In the first Pac-12 game Colorado ever played, it squared off against another Pac-12 newbie - Utah.
The game wasn't much of a contest, with CU routing the Utes, 73-33, on Dec. 31, 2011. The Buffs used their smothering defense to hold the Utes to 11 points in the first half.
Two years later, Utah comes to Boulder with more talent, more experience and more confidence under its belt. The Buffs (15-6, 4-4 Pac-12) will host the Utes (14-6, 3-5) on Saturday at noon at Coors Events Center.
"I just think they have more talent, they know their system and they're ready to compete," CU junior Askia Booker said about the difference between the Utes of two years ago and the Utes of today.
Two years ago, Utah finished 6-25 overall and 3-15 in Pac-12 play during coach Larry Krystkowiak's first season. The Utes improved to 15-18 a year ago.
This year, they've been one of the pleasant surprises in the conference. Even in their six losses, the Utes have competed. Their losses have come by a total of 22 points, with four of them by three points or less.
"You knew they were going to be improved; you just didn't know how much," CU head coach Tad Boyle said. "They scheduled right. They gained a lot of confidence in their non-conference schedule, so they believe they can win. They know how to win, and they're in every game. Their record, at 3-5 in the Pac-12, is very, very deceiving."
None of the 10 players who saw the court for Utah in that 40-point blowout two years ago are on the roster this year. Krystkowiak has brought in a new crop of talent, led by outstanding junior guard Delon Wright and sophomore forward Jordan Loveridge. Both are among the top 10 scorers in the Pac-12.
"They've recruited well," Boyle said.
He also added that older players on the Utah roster, most of whom transferred from other schools, are much better than they were a year or two ago.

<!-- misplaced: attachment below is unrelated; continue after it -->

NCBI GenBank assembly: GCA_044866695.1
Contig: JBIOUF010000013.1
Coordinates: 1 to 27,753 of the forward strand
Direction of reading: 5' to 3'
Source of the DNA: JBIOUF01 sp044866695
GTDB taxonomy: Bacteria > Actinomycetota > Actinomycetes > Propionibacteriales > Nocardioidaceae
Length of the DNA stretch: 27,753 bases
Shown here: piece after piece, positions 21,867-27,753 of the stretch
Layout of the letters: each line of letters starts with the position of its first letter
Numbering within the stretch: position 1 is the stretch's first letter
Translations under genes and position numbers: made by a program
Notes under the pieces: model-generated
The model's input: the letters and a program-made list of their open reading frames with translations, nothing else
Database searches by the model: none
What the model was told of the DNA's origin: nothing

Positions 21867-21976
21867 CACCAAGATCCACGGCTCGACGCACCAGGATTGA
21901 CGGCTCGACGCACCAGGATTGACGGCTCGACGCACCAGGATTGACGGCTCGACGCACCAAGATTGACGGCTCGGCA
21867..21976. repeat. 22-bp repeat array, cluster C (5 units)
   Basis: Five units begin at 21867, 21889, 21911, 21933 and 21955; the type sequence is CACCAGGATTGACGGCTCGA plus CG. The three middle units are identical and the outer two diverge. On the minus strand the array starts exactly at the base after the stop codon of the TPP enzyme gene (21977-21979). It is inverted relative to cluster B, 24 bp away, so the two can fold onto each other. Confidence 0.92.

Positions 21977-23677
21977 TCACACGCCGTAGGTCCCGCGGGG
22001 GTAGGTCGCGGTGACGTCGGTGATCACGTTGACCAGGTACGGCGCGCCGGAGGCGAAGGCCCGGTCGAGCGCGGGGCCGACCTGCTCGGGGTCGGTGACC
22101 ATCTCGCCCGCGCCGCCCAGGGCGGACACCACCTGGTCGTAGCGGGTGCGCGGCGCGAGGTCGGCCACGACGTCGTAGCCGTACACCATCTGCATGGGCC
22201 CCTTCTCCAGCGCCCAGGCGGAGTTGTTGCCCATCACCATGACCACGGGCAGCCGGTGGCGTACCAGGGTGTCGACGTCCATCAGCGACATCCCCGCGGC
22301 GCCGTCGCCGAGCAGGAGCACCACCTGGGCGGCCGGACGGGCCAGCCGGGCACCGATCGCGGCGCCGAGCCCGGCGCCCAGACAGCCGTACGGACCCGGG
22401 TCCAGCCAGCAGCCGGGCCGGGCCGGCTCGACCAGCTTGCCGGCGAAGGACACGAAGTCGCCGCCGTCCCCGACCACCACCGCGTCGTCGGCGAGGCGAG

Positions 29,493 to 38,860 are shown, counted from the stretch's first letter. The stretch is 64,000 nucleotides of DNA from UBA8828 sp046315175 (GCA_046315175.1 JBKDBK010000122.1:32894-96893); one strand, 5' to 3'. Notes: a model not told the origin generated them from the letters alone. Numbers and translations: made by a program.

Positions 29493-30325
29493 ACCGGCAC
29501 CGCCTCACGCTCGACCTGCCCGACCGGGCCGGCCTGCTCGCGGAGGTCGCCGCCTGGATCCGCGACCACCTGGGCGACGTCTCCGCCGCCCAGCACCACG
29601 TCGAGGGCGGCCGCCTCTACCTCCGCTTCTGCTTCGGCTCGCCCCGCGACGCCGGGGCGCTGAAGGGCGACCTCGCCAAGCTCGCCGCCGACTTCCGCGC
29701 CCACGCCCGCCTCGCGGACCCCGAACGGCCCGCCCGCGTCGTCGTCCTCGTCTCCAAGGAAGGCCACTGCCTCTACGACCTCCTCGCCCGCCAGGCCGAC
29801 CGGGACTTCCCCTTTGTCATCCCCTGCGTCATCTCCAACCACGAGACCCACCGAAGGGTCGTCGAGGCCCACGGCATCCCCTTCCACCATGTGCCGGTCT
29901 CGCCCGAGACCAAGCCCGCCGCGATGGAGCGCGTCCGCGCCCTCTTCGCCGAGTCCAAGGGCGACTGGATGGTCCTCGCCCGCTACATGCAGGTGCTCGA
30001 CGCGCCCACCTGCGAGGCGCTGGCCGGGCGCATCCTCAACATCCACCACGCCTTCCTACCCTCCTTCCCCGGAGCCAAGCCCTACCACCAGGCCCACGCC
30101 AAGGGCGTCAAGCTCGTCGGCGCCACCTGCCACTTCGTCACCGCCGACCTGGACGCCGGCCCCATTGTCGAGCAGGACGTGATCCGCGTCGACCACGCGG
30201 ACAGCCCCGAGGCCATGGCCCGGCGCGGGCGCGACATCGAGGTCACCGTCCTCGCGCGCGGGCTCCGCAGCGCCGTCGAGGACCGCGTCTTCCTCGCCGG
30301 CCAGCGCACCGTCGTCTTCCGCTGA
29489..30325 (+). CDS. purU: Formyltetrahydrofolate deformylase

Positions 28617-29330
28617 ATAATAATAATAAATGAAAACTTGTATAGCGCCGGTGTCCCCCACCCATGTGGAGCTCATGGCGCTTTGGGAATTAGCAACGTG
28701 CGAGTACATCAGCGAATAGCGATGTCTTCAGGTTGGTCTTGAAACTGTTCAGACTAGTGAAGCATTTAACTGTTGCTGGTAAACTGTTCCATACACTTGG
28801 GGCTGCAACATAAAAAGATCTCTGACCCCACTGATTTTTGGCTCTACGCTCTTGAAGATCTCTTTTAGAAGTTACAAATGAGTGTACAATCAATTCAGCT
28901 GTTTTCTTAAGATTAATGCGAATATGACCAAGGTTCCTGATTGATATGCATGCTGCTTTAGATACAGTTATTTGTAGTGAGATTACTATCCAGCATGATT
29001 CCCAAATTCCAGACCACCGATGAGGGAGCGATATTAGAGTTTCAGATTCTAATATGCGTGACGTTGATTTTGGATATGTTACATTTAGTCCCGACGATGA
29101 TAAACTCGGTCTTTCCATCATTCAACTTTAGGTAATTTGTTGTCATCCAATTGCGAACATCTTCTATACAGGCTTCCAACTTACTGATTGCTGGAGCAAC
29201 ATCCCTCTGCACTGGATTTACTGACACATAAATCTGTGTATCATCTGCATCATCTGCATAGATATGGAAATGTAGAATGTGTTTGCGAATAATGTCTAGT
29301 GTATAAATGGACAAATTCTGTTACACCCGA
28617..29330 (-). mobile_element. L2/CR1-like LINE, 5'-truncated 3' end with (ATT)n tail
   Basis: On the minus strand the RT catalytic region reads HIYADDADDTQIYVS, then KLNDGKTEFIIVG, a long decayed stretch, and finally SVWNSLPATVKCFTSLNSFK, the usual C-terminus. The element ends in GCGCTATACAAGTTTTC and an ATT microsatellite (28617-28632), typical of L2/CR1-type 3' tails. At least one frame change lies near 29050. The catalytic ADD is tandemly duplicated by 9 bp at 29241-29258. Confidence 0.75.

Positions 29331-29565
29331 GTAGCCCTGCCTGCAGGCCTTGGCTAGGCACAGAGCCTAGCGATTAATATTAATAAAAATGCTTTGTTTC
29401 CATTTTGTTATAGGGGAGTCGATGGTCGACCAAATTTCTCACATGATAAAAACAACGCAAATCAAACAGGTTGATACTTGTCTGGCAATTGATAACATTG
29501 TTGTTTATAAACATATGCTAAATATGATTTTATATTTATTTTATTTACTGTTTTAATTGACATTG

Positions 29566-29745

Wright, a transfer from City College of San Francisco, figures to be one of the toughest challenges CU will face this season. During Pac-12 play, he leads the Utes in scoring (17.9 points per game), rebounding (7.1 per game), assists (3.6 per game), steals (2.6 per game) and blocks (1.6 per game).
"He is Mr. Everything for them," Boyle said.
In addition, Boyle said that outside of CU's Josh Scott, Loveridge is the most improved sophomore in the league. Loveridge leads the Utes in scoring (16.6) and rebounds (8.0) for the whole season.
It's not just the stars that are better, though. Booker said he sees a totally different team than the one Krystkowiak brought to Boulder two years ago.
"From what I see watching film, they're being basketball players," he said. "Before, they were staying in a lot of sets. Now they're running a lot of ball screens for Delon, for (Brandon Taylor), their point guard.
"Before they were setting flare screen after flare screen after back screen. To me, they were being robots; that's why it was so easy to defend. Now, when you're being a basketball player, it's a lot harder to defend. That's what has changed over the years."
While the Utes have improved, the next step in their progression is to win on the road. Dating back to last season, they have lost 10 road games in a row, including 0-5 this season. They are 1-21 all-time in Pac-12 road games.
Boyle knows better than to read into that stat, however. The Utes battled top-ranked Arizona on the road on Sunday night, falling by just nine, 65-56.
"It's not going to be easy, because Arizona got all they wanted from Utah," Boyle said.